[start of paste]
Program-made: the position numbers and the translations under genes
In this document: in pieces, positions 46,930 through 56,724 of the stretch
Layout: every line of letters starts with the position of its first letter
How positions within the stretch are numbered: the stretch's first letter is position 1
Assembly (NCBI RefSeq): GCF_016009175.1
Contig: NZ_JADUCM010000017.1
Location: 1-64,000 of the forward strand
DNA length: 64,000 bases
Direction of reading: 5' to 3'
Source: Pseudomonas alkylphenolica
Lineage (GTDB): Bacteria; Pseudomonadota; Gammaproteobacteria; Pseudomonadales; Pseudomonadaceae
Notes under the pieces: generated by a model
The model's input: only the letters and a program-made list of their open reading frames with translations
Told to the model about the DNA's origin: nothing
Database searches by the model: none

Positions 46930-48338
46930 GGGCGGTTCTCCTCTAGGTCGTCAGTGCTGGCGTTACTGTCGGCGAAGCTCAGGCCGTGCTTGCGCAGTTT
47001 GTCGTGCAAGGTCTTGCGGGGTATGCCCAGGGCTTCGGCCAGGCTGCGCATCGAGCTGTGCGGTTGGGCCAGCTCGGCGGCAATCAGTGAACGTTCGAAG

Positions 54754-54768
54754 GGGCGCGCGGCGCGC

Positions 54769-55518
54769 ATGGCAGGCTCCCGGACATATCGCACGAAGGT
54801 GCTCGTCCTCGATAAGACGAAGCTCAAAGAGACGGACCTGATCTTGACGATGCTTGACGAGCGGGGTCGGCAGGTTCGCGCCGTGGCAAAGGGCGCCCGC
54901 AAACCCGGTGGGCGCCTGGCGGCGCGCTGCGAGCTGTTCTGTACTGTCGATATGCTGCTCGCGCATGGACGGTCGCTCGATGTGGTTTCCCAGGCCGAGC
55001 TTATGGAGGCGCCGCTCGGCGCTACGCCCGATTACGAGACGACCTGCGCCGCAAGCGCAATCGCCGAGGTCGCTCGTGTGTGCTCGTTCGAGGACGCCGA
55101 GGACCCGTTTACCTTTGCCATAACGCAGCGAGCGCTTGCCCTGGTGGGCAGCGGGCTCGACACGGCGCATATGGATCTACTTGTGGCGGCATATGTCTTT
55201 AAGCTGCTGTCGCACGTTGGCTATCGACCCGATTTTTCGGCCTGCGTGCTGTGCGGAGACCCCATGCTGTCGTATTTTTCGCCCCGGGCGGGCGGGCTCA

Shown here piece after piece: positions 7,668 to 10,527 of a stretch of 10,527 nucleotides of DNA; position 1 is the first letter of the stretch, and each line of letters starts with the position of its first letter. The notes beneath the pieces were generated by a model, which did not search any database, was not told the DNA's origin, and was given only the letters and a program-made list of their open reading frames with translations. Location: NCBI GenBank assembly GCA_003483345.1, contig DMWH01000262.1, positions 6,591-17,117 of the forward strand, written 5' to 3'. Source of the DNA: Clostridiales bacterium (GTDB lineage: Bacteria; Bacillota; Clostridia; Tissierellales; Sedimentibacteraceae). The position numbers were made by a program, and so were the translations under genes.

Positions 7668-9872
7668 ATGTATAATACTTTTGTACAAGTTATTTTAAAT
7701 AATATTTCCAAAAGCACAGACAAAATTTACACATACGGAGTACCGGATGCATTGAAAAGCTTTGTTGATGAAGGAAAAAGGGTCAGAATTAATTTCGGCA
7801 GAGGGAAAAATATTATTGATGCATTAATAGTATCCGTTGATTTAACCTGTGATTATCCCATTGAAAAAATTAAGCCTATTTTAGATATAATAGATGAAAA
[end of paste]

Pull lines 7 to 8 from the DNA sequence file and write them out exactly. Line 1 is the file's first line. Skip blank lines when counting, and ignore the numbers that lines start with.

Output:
Location: 1-64,000 of the forward strand
DNA length: 64,000 bases